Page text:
These often anonymous and faceless armchair critics who have not amounted to anything much in the field (some of them might have appropriate education, though), don’t even make an effort to see it for themselves, to test what they are about to bash, their modus operandi is Just Trash It! Very sadly, this is many times done in the name of Science, claiming that what the armchair critic is chewing to pieces is “not scientific enough”, regardless of the facts that show how well it is actually working for others.

noun skep·ti·cism ˈskep-tə-ˌsi-zəm an attitude of doubting the truth of something (such as a claim or statement)

Skepticism is way to common in everyday conversations; the very recent story that gave me the apropos to write this rant is that somebody shared an article in a Facebook group, about a young scientist figuring out something to help her wife with lymphedema and within only 7 weeks or so, they achieved spectacular improvement with the woman’s affected legs. If you are interested in an early stage of experiment to heal lymphedema with red light, you can read it here.

There was a lady making almost 10 comments on the article, along the line of “This is BS”, “garbage”, “very dangerous”, “crazy, “It can’t work, because…”, etc, etc. Goes without saying that she wouldn’t give a real explanation, only was twisting lines and facts. She herself has been a lymphedema patient for decades. One would think that in such a case, she would try ANYTHING to finally get rid of her condition. But no. No trying something new that looks very promising, rather immediately trashing it.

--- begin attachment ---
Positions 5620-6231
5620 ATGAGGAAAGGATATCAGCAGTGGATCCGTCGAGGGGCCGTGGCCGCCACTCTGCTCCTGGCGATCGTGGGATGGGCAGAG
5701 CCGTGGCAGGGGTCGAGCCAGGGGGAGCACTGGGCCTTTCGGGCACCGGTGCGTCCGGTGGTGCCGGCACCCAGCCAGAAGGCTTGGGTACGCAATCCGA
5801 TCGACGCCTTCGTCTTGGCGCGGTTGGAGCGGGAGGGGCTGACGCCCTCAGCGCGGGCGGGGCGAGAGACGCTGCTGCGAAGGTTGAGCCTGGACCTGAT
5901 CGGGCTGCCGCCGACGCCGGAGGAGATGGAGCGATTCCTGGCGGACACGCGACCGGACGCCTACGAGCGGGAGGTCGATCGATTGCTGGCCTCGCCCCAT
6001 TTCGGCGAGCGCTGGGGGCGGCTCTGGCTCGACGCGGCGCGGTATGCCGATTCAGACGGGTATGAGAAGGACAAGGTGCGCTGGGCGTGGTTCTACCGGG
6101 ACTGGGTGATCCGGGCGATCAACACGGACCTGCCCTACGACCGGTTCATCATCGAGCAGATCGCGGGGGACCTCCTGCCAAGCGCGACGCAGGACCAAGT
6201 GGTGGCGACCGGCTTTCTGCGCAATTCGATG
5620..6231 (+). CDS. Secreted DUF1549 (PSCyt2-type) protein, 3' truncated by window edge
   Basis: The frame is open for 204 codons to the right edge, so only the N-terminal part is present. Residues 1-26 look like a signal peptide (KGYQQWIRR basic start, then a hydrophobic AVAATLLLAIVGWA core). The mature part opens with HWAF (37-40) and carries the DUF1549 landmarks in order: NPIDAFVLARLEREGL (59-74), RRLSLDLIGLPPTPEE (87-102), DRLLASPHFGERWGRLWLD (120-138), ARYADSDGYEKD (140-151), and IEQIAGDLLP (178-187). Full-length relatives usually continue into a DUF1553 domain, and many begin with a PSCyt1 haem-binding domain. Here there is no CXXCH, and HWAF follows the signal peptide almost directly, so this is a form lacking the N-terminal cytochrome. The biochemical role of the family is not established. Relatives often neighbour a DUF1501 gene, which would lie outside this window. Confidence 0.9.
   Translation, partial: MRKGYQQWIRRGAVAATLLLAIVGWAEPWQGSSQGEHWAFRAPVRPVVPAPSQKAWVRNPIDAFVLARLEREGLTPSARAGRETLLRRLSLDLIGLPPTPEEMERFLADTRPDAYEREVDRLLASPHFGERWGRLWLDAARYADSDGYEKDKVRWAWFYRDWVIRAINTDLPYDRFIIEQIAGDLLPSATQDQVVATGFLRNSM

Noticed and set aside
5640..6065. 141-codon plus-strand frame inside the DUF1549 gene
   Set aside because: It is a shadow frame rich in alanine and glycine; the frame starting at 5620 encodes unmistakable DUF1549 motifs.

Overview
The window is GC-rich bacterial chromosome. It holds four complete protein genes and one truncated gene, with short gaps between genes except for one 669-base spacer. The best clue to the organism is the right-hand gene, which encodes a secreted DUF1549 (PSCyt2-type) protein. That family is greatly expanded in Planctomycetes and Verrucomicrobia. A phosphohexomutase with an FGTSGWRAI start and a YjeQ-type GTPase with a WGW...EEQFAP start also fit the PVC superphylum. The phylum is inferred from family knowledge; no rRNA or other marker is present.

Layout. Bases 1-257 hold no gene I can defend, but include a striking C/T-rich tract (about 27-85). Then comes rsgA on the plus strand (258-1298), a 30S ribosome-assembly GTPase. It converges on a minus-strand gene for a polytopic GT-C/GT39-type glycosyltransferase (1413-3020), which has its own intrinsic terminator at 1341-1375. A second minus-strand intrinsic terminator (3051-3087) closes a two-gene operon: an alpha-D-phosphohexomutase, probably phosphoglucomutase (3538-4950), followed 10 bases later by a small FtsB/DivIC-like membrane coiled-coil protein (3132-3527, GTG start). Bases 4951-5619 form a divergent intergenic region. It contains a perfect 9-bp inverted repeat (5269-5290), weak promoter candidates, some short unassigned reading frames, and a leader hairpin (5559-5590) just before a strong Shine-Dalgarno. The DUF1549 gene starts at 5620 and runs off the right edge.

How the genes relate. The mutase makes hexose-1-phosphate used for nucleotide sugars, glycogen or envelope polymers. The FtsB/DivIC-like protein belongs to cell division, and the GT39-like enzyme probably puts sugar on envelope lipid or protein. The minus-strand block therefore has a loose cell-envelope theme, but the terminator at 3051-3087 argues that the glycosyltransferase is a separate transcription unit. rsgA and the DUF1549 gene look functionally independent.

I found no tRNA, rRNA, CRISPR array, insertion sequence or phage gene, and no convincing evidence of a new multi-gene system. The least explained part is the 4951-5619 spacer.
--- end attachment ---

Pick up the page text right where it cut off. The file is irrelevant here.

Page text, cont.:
One of the worst attitudes we can encounter when talking with people about the most different subjects, is skepticism. True: there is a healthy way of skepticism, one doesn’t need to believe that the Moon is made of cheese, just because one is told so.

Once I had a close friend, a very clever man with an IQ above 140, a computer consultant who also had excellent organizational skills and was great at physical activities, too. From such a man of caliber, one would accept that he wouldn’t be lured into an insurance Ponzi scheme where he was paying $$$ for years to a bank account of a person who was an internationally known scammer, or wouldn’t pay the full price in cash in advance for an expensive tv set from a private person he didn’t know, without any contract or receipt or anything written at all, only with the verbal promise of postal delivery in a few weeks, or wouldn’t buy a ring in the street from a Gypsy who said it was pure gold…

Due diligence is very important, yes, especially when you hear about something new.